CHAPTER 9|Document 12
John Tyler, Virginia Ratifying Convention25 June 1788Elliot 3:640--41
But much is said of the propriety of our becoming a great and powerful nation. There is a great difference between offensive and defensive war. If we can defend ourselves, it is sufficient. Shall we sacrifice the peace and happiness of this country, to enable us to make wanton war?
My conduct throughout the revolution will justify me. I have invariably wished to oppose oppressions. It is true that I have now a paltry office. I am willing to give it up--away with it! It has no influence on my present conduct. I wish Congress to have the regulation of trade. I was of opinion that a partial regulation alone would not suffice. I was among those members who, a few years ago, proposed that regulation. I have lamented that I have put my hand to it, since this measure may have grown out of it. It was the hopes of our people to have their trade on a respectable footing. But it never entered into my head that we should quit liberty, and throw ourselves into the hands of an energetic government. Do you want men to be more free, or less free, than they are? Gentlemen have been called upon to show the causes of this measure. None have been shown. Gentlemen say we shall be ruined unless we adopt it. We must give up our opinions. We cannot judge for ourselves. I hope gentlemen, before this, have been satisfied that such language is improper. All states which have heretofore been lavish in the concession of power and relinquishment of privileges have lost their liberty. It has been often observed (and it cannot be too often observed) that liberty ought not to be given up without knowing the terms. The gentlemen themselves cannot agree in the construction of various clauses of it; and so long as this is the case, so long shall liberty be in danger.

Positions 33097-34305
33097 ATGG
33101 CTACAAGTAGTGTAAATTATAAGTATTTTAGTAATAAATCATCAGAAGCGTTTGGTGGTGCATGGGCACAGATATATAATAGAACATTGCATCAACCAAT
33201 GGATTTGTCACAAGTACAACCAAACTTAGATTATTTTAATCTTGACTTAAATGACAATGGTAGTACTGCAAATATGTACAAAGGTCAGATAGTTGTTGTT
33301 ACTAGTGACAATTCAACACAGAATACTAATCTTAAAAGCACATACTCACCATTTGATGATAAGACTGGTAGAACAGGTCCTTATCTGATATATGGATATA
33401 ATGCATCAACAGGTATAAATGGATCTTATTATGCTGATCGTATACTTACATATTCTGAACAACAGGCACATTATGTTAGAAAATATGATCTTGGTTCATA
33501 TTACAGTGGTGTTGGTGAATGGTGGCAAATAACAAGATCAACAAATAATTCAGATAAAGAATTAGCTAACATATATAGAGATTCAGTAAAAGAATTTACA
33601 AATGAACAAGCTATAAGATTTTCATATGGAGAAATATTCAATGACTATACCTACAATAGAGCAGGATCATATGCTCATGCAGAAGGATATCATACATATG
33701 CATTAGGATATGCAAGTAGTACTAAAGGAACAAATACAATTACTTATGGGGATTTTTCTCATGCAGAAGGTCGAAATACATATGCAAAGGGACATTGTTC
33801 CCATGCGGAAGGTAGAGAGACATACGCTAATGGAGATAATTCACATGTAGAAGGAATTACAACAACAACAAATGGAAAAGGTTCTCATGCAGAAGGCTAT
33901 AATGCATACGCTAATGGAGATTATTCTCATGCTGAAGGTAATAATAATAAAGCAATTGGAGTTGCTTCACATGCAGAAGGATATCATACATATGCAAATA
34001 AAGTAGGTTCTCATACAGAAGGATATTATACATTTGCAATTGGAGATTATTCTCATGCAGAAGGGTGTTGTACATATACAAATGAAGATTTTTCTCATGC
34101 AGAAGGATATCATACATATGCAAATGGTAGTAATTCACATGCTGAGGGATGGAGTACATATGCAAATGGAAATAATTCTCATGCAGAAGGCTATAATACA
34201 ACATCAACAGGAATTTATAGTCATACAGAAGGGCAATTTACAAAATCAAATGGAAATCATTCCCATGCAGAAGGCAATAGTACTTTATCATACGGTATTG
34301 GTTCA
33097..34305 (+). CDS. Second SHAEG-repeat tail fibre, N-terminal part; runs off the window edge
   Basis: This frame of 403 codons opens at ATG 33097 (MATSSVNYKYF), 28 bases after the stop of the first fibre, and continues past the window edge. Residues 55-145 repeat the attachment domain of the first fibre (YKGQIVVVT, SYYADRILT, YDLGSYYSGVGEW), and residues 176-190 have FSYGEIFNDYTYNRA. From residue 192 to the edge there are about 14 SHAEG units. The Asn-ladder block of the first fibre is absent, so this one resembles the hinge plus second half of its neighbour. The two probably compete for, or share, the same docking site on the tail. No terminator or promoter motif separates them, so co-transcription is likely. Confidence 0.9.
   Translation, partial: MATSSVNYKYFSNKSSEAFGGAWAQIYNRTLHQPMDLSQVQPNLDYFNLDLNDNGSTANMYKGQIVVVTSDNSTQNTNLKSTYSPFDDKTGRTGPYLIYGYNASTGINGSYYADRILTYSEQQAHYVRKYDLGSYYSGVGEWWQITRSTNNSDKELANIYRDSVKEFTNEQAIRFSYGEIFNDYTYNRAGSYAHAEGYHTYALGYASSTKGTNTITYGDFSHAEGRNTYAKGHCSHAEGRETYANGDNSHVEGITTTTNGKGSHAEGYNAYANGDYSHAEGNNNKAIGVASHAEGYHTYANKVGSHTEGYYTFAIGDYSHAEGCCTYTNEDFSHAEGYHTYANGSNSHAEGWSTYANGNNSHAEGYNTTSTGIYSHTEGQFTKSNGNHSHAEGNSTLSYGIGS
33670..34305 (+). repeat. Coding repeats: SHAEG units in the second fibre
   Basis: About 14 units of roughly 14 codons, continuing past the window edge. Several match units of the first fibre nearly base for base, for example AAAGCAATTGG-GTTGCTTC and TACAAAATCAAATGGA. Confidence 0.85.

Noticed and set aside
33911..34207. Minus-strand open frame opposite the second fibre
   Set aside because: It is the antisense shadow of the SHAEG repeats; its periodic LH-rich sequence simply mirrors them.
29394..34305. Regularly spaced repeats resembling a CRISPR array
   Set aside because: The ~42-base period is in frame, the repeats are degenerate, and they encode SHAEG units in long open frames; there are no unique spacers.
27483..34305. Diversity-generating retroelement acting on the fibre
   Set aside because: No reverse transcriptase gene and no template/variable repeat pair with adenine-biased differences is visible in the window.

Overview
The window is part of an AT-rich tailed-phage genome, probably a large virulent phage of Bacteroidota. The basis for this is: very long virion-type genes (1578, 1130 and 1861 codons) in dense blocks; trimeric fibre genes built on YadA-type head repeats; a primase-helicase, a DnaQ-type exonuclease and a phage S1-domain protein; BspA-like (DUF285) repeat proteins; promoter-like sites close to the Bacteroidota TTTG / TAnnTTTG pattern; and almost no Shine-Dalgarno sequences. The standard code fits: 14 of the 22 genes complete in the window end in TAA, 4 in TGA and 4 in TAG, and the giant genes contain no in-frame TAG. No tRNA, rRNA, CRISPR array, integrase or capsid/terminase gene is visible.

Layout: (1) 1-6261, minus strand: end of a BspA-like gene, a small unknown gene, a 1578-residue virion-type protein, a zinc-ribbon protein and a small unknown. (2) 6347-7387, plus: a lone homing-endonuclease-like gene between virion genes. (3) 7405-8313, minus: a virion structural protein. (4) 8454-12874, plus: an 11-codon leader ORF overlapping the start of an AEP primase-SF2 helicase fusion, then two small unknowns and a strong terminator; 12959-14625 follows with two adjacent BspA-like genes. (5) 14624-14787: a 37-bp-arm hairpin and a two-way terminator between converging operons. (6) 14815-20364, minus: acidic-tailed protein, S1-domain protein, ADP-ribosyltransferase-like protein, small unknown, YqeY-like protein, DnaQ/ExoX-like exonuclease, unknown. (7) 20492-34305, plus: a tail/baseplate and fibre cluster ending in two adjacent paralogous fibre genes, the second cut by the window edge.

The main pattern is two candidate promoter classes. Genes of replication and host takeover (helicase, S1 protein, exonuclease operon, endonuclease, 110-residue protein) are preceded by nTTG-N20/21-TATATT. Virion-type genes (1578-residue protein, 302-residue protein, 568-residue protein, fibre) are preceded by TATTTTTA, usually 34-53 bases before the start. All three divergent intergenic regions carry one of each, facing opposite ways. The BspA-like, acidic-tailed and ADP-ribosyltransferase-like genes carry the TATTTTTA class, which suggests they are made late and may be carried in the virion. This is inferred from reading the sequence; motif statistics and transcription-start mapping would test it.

Gentlemen say we are jealous. I am not jealous of this house. I could trust my life with them. If this Constitution were safer, I should not be afraid. But its defects warrant my suspicions and fears. We are not passing laws now, but laying the foundation on which laws are to be made. We ought, therefore, to be cautious how we decide. When I consider the Constitution in all its parts, I cannot but dread its operation. It contains a variety of powers too dangerous to be vested in any set of men whatsoever.
The Founders' Constitution
Volume 1, Chapter 9, Document 12
The University of Chicago Press
Elliot, Jonathan, ed. The Debates in the Several State Conventions on the Adoption of the Federal Constitution as Recommended by the General Convention at Philadelphia in 1787. . . . 5 vols. 2d ed. 1888. Reprint. New York: Burt Franklin, n.d.
Easy to print version.